Tuesday, March 25, 2008

More Street Food

I'm doing well on the resolution to eat more street food. It helps to wander slowly around sightseeing in a group of six - someone is always hungry.

Of the things I've eaten recently, the waffles smelled the best, the fish balls were the cheapest and worst and the octopus had the most interesting texture.
  • Roasted sweet potato in TST ($18)
  • Egg waffle (plain) also in TST ($10)
  • Curried fish balls (tough and repulsive) at the Big Buddha ($6)
  • Boiled octopus (tender and jellied) at the Big Buddha as well (10)
  • Sausage ($17)
  • Roasted corn ($18)

Ok, so they're not the Sequoias, but...

When I was eleven or twelve we drove through Sequoia National Park. There was a tree that the road used to go through and apparently very big other trees. But I don't quite remember much other than the extreme irritation I felt when I was forced to look up from my book, or even worse, leave the car.

It was this awesome book about a boy who had a real jerk of a father who, in preparation to sending him to boarding school, sent him to a military wilderness boot camp in the summer to toughen him up. The boy learned a bunch of survival skills and then took off into the wilderness on his own. I loved it. I still remember him calling his dad at one point and telling him he'd come home on certain conditions - otherwise he'd just stay out in the woods. What a great book that was!

So yesterday when we looked at a bunch of modern art that's on temporary installation in Central - a couple of Botero's, Modigliani, Indiana, and a some others, could I really complain about my boy reading the third Dune book all day?

Here's the other one sketching a Dali that's in the lobby of the Mandarin.

Wednesday, March 19, 2008

Ferry food

Lor Mai Gai is filled with chicken, a preserved duck egg, gravy, some sweet sausage something all wrapped in sticky rice and then wrapped round with a green leaf and steamed. It's yummy, bony, odd and cheap - everything street food should be.

Another of our favourites is the barbecued pork buns. They are $5 each and were great in Korea, too.

There are all kinds of dumplings and fried things and dim sum to buy on the street. I've got to admit that I haven't tried half the options. For one thing, it's daunting pushing through a crowd to try and order something that you're not sure what it is, so you can't just shout out what you want. For another, not all of it smells that great.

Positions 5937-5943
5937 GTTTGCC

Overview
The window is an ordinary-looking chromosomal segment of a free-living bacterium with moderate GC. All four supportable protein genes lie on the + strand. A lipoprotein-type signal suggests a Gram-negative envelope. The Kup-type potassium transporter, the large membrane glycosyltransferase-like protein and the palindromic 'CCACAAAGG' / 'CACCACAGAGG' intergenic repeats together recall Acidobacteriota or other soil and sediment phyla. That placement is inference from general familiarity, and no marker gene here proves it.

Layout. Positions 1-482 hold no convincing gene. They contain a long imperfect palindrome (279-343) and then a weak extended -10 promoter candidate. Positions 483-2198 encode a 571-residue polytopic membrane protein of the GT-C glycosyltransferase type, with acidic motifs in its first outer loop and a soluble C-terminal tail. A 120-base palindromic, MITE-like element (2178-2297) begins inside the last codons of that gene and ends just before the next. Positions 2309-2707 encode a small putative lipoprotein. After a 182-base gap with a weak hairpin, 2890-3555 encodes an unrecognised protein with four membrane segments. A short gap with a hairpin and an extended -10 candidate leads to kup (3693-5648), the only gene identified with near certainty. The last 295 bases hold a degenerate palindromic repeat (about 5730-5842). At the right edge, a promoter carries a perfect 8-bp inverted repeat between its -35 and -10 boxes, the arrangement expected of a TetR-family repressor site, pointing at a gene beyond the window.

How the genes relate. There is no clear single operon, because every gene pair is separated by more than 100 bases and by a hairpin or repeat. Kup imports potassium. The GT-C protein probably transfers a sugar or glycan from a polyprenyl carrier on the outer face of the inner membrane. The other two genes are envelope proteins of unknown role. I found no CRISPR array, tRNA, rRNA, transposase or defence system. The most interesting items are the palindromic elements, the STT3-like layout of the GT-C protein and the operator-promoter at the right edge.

But it's spring break tomorrow, starting at noon. I'm going to set a goal to have a different street food every day. Curried fish balls, here I come.

Tuesday, March 18, 2008

Phlower Phair Photos

A few years ago, I was entrusted with the filing box of my great grandmother's photo albums. There's a box of loose photos that have lots of my grandpa as a little kid. I can pick him out in an instant even in group shots and he looks like a kid you wouldn't want to have in class.
But most of the photo albums don't have pictures of people in them. There are page after yellowed, sticky page of photos of deer, cars and Disneyland, but the biggest collection of pictures is dedicated to Polaroids of orchid shows.
Here's me telling an enthusiastic Granite about that at the Hong Kong Flower Show:It was packed and steamy in the March sunshine, people and cameras. Thousands of people crowded around each stand of flowers, taking pictures of topiaries, flower arrangements, pots of orchids, garden designs and flower beds. Some were using cell-phones and some were using professional-grade, huge-lensed cameras with tripods. My favorites were the the people taking the pictures of pansies as if they were the most exotic thing in the world.I tortured the kids for several hours looking at orchids. I bought a pitcher plant, a hanging orchid and some air plants. It would have been harder to stop shopping if it weren't for the fact that I had basically no money. Lots of the orchids were $20 HK each, which is less than $3 US! The most frustrating thing is that the four orchids I already have at home keep putting out new buds while I keep waiting for them to die back so I can buy some more.

Blizzard approaching

You know the feeling of anticipation in the air when there's a forecasted blizzard and all the school is a-buzzing with wondering about a snow day? Well, last Thursday was like that, except it was the flu a-comin'.
The first I knew of it was Wednesday night when from the deepest sleep of twenty minutes in, I heard a ringing that turned out to be my cell phone. Gregory got it and I listened to him tell a parent: No he wouldn't wake me up. No, we hadn't heard anything about a school closure. No, I didn't decide if school would be open. He found out then that at around 10:30 at night the government had issued an announcement that primary schools and kindergartens would close early for Easter break because of the flu outbreak.
The flu outbreak: four children had died in the past week. There were 511 cases total of the flu in the Hong Kong schools. (This is out of a population of 7 million people.) This is not the bird flu.
So we went to school. Most classes had only around half of the kids there. Kids dribbled in throughout the day as the parents discovered our school was open. Rumors spread wildly about which international schools were open and who and when the decision would be made if we should close or not.
The long-term staff told us about being in Hong Kong during SARS. The schools were closed for three weeks then and the teachers had to e-mail work to the students, get it back, mark it and come to school every day. Lots of the ex-pat kids and parents flew out of the country for safety; no one was in the streets; Hong Kong felt like a sad ghost town.
But that was then and only 6 kids at our school, out of a school of 1600, were home sick with anything on the Wednesday before. Nevertheless, mid-afternoon the clarification came down from the government that all schools have to close. After being a-quiver all day over the possibility, once the announcement was made, I was exhausted!